Engineering solutions will/are not sexy and are difficult to sell – “use less? ….b.b.b.but that’d mean that I’d have to, well, use less. But we have to grow to maintain the economy and I must buy more! Ahhhhhhhhhhh!”

    • Murray Olsen 1.2

      Please try to think about how humans adapted to the Ice Age and then add nuclear weapons to the plot.

    • Kotahi Tane Huna 1.3

      “Adapted” is a putting a positive spin on it. I expect you’ll be advising stoic fortitude any time now.

  2. Unfortunately the human adaption the Exxon Fool refers to needs to occur over existing nation state boundaries. So when food production shifts or water resource move, war tend to break out. A hungry population with nuclear weapon is a scary one, think about having another 3-4 North Koreas to deal with.

  3. feijoa 3

    I have heard the sceptics are taking NIWA to the High Court in Auckland sometime very soon to try and get a judicial review . Thousands being spent on lawyers when NIWA has better things to do. Does anyone in Auck keep an eye on the court?

    • Sweetd 3.1

      If the temp record is correct then you have nothing to get upset about.

      • Kotahi Tane Huna 3.1.1

        I worry that the morons who brought the case will not be able to afford the costs that will be awarded against them, and that will divert funds from the work NIWA does.

    • Draco T Bastard 3.2

      Thought that got thrown out a couple of years back. Certainly nothing showing up in multiple Google searches past 2010.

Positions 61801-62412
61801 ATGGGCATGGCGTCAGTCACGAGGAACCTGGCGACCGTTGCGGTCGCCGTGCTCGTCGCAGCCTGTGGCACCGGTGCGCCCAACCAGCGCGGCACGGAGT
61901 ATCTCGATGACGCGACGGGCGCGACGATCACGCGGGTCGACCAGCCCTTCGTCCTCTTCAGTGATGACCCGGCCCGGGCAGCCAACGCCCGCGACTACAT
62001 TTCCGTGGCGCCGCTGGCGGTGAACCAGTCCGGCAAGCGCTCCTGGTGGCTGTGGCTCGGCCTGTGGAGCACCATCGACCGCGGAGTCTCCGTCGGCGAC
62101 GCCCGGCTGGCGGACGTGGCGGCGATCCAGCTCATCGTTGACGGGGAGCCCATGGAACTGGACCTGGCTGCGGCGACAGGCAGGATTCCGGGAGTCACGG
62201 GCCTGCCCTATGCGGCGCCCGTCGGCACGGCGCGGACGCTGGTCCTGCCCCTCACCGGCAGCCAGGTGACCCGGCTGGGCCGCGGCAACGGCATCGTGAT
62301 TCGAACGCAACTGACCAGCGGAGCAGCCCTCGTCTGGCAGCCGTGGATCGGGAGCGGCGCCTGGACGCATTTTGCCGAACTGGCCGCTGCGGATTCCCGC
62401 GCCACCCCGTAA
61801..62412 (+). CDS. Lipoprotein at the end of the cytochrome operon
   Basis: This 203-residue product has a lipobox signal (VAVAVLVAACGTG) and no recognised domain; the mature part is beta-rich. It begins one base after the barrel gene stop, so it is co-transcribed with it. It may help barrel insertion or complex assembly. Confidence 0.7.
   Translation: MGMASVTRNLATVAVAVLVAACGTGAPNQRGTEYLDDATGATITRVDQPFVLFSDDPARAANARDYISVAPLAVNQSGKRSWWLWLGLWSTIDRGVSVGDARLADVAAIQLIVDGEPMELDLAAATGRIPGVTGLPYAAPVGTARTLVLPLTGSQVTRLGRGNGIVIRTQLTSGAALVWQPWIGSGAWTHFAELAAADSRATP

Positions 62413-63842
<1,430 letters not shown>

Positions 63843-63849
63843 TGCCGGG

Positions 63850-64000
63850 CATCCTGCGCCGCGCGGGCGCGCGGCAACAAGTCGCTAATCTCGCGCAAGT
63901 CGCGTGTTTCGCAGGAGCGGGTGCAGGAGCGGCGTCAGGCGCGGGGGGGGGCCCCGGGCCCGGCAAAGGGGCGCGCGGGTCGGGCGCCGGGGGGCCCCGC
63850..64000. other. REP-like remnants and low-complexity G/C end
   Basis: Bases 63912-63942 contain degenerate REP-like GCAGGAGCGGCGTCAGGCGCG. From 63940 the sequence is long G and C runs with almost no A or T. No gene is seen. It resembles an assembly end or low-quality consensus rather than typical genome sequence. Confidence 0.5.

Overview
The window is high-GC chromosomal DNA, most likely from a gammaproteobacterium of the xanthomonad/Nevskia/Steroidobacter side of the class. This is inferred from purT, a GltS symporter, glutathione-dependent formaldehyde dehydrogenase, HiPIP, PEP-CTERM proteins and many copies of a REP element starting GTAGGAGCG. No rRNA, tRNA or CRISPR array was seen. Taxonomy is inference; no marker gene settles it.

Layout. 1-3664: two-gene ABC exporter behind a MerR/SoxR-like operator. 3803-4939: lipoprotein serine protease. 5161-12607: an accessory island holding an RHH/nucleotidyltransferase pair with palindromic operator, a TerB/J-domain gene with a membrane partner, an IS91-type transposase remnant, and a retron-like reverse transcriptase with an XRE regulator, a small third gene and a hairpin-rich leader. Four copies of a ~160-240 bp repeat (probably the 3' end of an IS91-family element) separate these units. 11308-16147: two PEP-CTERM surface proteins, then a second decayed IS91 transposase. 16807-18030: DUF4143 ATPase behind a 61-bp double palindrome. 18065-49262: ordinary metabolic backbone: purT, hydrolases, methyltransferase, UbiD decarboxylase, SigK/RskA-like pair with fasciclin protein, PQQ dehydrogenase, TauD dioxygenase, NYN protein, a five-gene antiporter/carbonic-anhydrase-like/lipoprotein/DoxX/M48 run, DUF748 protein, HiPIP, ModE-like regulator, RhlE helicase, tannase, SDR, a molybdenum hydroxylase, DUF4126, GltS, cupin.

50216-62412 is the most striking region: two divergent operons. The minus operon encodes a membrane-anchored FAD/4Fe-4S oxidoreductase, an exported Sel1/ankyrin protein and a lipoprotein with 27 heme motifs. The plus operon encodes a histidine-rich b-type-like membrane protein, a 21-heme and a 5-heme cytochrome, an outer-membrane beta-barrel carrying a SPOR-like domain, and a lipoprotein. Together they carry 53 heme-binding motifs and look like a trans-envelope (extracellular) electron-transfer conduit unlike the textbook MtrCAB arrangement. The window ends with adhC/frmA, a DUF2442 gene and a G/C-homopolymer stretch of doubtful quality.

4. captain hook 4

    hi Feijoa. I hope someone is watching the court.
    Some real would be better than bitching on the web.

  5. Bill 5

    Looks to me as though ExxonMobil are taking a back step. From “there is no such thing as global warming” to “there is global warming but we’re confident we can fix it well enough” smacks of desperation from where I sit. When they fail to show us any existing engineering fixes or propose any viable engineering fixes based on further development of current technology, they’re sunk.

    If the petro-chemical industry is accepting the reality of global warming, that’s bound to have a significant impact on the perceptions of the proportion of the population that have cleaved to the industry’s previous line, no?

  6. burt 6

    These new wildfires are ….. global warming….
    http://csfs.colostate.edu/pages/wf-historical-facts.html

    • Draco T Bastard 6.1

      And once again burt fails to understand what was actually said.

      The article said that we can expect more wildfires due to the fact that the conditions that bring them about will happen more often.

    • Kotahi Tane Huna 6.2

      Burt, according to the US Forest Service and Oregon State University: